Cyclone ‘Sagar’ appears to have waded fully into the Gulf of Aden and satellite pictures located it this morning to 175 km East-South-East of the city of Aden in South Yemen.
Despite ensconced within the land features of Yemen in the Arabian Gulf and Somalia and Ethiopia in Africa, ‘Sagar’ has not weakened appreciably and packs some power still.
PACKS PUNCH STILL
The US Joint Typhoon Warning Centre assessed that ‘Sagar’ would continue to move South-West in the Gulf of Aden and make a landfall over Djibouti later today.
Since ‘Sagar’ has spun out the way from the open Arabian Sea, the strong flows commandeered by it are now heading straight in towards the Sri Lanka coast and Kerala coast in South India.
Embedded rain bands represented an extended area of convection right from Somalia into Sri Lanka-Kerala, marked by thunderstorms and areas of heavy rain.
Passenger and cargo flights heading South-West over the Gulf of Aden were shown particularly avoiding what appeared to be a nasty loner thunderstorm looming to the South of Bosasa airport in Somalia.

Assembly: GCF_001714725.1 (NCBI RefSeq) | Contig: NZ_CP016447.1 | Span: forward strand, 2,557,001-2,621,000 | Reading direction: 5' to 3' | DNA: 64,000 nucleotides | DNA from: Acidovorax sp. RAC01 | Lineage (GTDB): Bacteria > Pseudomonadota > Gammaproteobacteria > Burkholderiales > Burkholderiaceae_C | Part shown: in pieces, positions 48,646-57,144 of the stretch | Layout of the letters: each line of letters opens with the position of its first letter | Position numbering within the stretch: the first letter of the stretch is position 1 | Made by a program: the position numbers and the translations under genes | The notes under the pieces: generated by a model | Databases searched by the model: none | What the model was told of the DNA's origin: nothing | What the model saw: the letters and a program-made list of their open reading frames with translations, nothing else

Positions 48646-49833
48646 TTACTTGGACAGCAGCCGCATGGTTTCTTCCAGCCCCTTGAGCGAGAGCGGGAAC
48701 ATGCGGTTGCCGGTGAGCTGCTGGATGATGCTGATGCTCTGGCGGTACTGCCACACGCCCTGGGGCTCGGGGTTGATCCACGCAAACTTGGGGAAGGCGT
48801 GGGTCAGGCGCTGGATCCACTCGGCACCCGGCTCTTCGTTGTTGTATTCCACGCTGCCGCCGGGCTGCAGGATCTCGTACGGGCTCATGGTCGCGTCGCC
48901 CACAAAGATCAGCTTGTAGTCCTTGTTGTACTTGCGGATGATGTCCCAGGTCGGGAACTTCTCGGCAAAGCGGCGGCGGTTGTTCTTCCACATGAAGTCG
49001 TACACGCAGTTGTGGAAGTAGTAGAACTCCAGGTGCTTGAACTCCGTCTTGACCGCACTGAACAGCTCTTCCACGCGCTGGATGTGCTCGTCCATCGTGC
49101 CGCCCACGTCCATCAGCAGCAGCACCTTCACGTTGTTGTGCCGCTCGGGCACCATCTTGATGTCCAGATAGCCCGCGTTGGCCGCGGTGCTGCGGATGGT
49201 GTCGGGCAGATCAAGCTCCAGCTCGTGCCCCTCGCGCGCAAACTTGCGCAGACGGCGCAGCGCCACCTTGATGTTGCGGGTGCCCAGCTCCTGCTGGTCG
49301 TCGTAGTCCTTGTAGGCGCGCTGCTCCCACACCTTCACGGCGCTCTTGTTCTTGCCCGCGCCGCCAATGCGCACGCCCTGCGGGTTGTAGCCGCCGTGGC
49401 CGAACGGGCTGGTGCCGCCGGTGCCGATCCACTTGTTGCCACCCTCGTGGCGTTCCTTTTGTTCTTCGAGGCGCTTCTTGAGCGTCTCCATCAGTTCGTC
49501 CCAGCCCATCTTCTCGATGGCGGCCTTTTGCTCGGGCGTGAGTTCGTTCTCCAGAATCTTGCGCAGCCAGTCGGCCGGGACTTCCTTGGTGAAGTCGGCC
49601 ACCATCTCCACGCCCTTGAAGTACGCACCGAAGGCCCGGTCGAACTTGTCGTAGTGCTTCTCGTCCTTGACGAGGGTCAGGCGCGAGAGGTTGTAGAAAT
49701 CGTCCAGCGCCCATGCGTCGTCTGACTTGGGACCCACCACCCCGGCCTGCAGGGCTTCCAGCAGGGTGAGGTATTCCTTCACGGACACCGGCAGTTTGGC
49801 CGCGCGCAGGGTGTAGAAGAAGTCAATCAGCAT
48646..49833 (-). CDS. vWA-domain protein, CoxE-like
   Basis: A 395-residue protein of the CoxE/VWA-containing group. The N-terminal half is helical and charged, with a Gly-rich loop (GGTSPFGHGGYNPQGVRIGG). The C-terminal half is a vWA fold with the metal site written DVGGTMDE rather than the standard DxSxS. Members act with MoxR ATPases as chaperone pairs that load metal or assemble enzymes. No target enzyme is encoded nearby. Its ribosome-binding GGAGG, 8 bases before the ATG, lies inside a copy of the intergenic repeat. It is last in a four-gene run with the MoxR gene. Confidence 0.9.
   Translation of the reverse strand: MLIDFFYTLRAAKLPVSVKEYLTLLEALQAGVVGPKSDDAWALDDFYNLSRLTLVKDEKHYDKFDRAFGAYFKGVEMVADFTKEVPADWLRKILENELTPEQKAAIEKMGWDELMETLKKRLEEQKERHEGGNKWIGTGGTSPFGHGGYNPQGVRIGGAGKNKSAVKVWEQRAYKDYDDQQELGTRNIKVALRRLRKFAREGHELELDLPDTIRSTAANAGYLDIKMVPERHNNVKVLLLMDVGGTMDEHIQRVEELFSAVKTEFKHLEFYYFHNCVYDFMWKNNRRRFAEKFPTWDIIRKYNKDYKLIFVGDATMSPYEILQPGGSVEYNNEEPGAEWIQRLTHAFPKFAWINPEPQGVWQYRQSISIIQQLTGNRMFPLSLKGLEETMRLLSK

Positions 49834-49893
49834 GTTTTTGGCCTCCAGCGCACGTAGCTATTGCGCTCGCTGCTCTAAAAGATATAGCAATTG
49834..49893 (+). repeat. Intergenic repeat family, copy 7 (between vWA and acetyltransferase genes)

CONVERGENCE OFF KERALA
Meanwhile, the south-westerly flows heading from Somalia seem to be converging around the cyclonic circulation over South-East Arabian Sea (between the Kerala coast, Maldives and Lakshadweep).
Thiruvananthapuram has been witnessing showers from last night into this morning with the ambient weather reminding one of typical monsoon conditions.
The rain clouds extend into the rest of the Kerala, North along the coast into Coastal Karnataka and Ratnagiri in Maharashtra, and East into interior peninsular extending into Rayalaseema.
A few global models, including US and European, find the circulation over South-East Arabian Sea building traction and developing into a stronger weather system over the next few days.
But the US National Centres for Environmental Prediction and India Met Department (IMD) differed, suggesting a west-ward track and signalling a powerful cyclone heading into North Yemen/Oman.
Pre-monsoon thundershower activity continues to be strong over most parts of the country except Gujarat and West Rajasthan, which alone shows large rain deficits since March 1.
The pictorial weather warning issued by IMD today says it all: the mostly ‘yellow’ or the occasionally ‘orange’ weather notifications extending to most of the country except the above two.
A prevailing western disturbance and an incoming hold sway over North-West India, an array of circulations, troughs and the odd ‘wind discontinuity’ lord it over the rest of the country.
The thunderstorm activity would get a further push in the South with flows from the Arabian Sea converging to the West of Kerala from tomorrow.
Initially, South Interior Karnataka, Kerala and Lakshadweep are expected to get impacted before the thunderstorms spread further out.